Moving into a big, ancient house inhabited not-so-long-ago by an aunt now confined to a mental hospital, the Grace siblings—studious, shy Simon, his easily irritated twin Jared (both played by Freddie Highmore), and their older sister Mallory (In America's Sarah Bolger)—have low expectations. The aunt's madness, after all, easily explains a house filled with tomato sauce and oatmeal, and small-town life seems short on thrills. But soon Jared stumbles on a book with explicit instructions that it must not be read. What more could a kid want?
Kids attending this adaptation of Tony DiTerlizzi and Holly Black's illustrated-novel series might wind up asking the same question. Fast-paced and filled with neat special effects, it's a sure kid-pleaser, albeit one that suffers from the very elements that make it go down so easily. Director Mark Waters and a team of screenwriters that includes John Sayles have done an efficient job of boiling the Spiderwick books down to the length of a single feature, but they might have cooked it a bit too long. The family, led by Mary-Louise Parker, is still reeling from the recent desertion of Parker's husband, but the film keeps this drama in the margins alongside such frills as character development and an explanation as to what the big conflict is all about. Sure, there's a horrifying goblin army that only the kids can stop from taking over the world, but what's their motivation?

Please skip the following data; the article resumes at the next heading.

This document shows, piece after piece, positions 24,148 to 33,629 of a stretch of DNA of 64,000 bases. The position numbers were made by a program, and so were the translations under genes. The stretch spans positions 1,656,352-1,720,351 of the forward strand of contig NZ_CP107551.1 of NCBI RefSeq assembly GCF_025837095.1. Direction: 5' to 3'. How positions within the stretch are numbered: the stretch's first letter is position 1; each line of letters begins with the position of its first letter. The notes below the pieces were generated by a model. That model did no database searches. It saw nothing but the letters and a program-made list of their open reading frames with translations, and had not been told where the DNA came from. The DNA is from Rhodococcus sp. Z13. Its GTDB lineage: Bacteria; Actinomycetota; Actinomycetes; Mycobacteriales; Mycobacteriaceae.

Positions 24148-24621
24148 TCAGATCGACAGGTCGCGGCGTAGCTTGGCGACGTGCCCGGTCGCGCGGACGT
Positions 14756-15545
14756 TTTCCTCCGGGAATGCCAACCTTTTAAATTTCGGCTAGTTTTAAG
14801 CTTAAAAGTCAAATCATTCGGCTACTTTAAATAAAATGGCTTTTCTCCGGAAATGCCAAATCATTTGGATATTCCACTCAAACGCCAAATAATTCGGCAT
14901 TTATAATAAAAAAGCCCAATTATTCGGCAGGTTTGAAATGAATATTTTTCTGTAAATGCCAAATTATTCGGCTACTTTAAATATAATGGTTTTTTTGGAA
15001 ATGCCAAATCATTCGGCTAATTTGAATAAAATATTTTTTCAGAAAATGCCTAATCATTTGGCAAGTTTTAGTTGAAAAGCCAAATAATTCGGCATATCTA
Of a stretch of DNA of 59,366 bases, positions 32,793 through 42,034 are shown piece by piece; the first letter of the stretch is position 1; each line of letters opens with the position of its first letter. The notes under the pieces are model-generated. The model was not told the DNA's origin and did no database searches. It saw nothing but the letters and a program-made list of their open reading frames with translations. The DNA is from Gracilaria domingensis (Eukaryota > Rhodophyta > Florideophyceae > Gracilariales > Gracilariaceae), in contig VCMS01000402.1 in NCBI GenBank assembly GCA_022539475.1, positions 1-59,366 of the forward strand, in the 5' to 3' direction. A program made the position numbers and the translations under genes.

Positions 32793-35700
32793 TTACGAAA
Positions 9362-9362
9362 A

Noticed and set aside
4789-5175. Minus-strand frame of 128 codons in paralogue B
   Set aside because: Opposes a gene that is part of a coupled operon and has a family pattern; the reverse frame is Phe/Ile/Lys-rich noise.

On the other hand: goblins! Anyone looking for handsomely presented, kid-friendly thrills need look no further. The more the kids explore that forbidden book—compiled, it turns out, by a long-disappeared relative played by David Strathairn—the further they run afoul of some unfriendly beasts intent on killing them. Throwing in some helpful, fanciful allies (voiced by Seth Rogen and Martin Short), Waters keeps the perils coming and the action tense. It plays a lot like a fun-for-the-whole-family version of an Evil Dead movie, heavy on sticky fluids and evil beasties, but short on severed limbs and rape-happy trees. If only the film had thrown in a reason to care, it might have been something to remember.